Google Sleep API: Now Android Smartphone Can Monitor Our Sleep Patterns

Google has launched a Sleep API on Android that makes our phone recognize when we are asleep and communicate this to the device’s wellness applications.

This sleep API, as part of the broader activity recognition API, allows analyzing the light sensors and the movement of our phone with an artificial intelligence model to generate information so that the phone recognizes when we are asleep.

With this new tool, Google wants to avoid that developers have to “spend valuable development time combining sensor signals to determine when the user has started or ended activities such as sleeping,” according to Google.

This sleep API repeats up to two types of information — on the one hand, it establishes a query pattern of our sleep that is saved at regular intervals of up to 10 minutes. On the other hand, a log of a daily sleep segment can be created that is archived after you wake up. With this information, in essence, the phone finds out when you are going to sleep and notifies the relevant applications.

These detections are made within the mobile; it does not connect to any server to use external applications.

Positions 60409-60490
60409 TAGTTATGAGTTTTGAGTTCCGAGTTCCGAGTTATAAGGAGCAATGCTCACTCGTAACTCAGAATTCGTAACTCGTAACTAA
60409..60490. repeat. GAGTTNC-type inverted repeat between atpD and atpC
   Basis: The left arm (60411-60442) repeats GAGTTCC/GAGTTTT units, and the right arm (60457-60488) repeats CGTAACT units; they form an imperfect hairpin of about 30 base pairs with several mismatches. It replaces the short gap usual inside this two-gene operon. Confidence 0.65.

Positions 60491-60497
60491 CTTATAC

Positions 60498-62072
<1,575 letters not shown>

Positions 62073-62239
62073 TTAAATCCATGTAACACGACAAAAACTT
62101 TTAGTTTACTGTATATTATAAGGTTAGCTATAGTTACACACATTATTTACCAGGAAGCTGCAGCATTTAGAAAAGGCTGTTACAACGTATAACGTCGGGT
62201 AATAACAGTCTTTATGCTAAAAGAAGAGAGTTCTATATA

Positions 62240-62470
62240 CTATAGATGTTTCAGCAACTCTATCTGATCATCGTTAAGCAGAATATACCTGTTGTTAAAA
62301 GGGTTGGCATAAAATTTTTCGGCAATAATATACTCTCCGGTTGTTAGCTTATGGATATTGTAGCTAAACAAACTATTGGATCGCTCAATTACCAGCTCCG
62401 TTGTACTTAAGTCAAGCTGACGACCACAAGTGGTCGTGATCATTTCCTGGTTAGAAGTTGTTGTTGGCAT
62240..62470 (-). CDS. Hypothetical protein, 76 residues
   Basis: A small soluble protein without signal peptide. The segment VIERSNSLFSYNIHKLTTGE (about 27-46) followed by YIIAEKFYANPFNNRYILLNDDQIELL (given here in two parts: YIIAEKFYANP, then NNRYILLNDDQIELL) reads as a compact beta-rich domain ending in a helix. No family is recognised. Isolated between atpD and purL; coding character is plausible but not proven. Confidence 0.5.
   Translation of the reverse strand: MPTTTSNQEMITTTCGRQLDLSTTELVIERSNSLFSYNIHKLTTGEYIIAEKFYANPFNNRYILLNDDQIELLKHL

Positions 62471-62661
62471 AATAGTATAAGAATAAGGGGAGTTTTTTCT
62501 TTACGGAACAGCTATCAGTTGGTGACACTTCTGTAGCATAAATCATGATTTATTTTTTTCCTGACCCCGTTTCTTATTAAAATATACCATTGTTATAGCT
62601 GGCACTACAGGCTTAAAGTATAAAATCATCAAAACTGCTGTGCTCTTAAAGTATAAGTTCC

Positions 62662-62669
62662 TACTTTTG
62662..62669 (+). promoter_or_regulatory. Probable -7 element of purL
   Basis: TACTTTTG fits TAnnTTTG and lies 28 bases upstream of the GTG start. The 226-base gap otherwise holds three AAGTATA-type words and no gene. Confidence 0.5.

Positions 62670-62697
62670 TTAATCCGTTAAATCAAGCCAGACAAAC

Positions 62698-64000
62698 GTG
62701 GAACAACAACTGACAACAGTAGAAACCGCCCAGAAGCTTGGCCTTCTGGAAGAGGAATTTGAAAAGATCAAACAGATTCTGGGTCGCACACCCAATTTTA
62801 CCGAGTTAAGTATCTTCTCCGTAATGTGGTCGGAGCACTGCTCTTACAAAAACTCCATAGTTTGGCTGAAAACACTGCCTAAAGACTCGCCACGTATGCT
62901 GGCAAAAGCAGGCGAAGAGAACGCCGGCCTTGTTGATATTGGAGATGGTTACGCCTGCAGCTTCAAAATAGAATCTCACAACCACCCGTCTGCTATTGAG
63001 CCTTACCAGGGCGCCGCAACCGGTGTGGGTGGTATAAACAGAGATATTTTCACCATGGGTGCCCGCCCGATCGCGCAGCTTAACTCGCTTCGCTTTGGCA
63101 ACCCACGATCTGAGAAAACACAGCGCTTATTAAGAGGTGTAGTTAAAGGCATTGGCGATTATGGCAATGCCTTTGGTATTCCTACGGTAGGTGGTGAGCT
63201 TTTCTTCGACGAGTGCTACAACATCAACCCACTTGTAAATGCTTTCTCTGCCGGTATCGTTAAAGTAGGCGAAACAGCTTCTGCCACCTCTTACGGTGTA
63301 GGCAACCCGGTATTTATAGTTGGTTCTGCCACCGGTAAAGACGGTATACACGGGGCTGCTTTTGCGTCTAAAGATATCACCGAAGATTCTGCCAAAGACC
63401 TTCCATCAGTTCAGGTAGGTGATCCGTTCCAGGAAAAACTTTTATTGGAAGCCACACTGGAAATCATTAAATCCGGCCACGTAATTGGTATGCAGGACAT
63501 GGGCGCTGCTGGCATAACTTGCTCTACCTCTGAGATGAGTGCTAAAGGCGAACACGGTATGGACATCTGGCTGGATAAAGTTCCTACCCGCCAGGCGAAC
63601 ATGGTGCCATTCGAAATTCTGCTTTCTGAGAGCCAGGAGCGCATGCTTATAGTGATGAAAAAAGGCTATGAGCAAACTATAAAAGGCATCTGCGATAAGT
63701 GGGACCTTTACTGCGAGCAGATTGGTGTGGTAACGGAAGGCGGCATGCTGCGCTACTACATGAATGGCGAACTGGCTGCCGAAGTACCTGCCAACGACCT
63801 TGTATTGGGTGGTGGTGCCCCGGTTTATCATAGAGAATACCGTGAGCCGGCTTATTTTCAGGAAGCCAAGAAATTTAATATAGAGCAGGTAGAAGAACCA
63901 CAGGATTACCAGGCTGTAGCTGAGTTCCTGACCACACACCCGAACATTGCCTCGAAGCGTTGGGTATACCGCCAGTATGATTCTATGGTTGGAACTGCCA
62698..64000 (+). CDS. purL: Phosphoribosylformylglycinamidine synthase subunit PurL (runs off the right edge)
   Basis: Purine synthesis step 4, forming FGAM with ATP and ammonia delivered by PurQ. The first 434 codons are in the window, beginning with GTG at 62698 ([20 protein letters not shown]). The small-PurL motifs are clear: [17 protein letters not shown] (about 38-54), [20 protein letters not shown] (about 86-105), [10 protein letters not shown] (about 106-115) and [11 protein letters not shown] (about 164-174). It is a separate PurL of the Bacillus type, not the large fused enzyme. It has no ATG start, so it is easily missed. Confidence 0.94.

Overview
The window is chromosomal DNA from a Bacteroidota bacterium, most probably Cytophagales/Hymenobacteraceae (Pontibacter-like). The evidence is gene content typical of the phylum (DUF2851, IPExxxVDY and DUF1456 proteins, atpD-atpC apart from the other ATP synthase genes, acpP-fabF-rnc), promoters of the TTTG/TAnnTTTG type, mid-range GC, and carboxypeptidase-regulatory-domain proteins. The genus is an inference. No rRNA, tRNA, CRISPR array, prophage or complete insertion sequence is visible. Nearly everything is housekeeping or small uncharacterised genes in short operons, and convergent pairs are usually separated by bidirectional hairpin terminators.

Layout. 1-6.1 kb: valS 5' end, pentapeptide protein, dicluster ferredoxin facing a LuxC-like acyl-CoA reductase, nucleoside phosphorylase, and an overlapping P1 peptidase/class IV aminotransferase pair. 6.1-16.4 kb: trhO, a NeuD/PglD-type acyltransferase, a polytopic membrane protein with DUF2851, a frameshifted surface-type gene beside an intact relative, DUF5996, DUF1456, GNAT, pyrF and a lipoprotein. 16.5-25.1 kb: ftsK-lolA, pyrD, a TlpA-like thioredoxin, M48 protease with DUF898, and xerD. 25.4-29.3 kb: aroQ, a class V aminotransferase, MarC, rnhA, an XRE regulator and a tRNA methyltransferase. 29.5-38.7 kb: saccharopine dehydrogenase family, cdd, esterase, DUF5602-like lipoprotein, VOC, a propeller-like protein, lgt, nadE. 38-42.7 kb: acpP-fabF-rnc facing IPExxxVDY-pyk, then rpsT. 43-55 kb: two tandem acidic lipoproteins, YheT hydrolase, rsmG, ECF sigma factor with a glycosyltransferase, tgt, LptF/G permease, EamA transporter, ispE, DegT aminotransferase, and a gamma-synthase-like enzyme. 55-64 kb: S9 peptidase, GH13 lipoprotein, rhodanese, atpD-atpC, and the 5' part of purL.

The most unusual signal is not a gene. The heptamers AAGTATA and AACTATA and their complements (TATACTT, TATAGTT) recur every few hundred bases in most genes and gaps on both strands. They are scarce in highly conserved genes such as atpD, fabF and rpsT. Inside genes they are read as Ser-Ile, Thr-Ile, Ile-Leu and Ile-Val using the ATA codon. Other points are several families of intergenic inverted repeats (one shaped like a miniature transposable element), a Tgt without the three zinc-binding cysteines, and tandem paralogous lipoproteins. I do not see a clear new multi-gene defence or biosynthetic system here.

The method used until now was very inefficient since the detection algorithms used until now were inconsistent between applications. These verified the information independently and continuously in the face of changes in user activity, which directly affects the battery. In this case, it will be the API that will make the sensors collect that information and report it to other applications.

This type of measurement is already carried out by applications such as Sleep as Android. In fact, Google has collaborated with the creator of this app to ensure that the new API does not have excessive battery consumption.

The new API will be available in the latest version of Google Play Services, and it will allow developers to create new applications to control users’ sleep.

Of course, users will have to agree to use this feature and grant permission for this physical activity recognition feature before the apps access the data.

Meet Vishak, TechLog360's Content Editor and tech enthusiast. With a Computer Science degree and a passion for all things tech, Vishak delivers the latest in hardware, apps, and games with expertise. Trusted for his in-depth reviews and industry insights, he's your guide to the digital world. Off-duty, he's exploring photography and virtual gaming landscapes.


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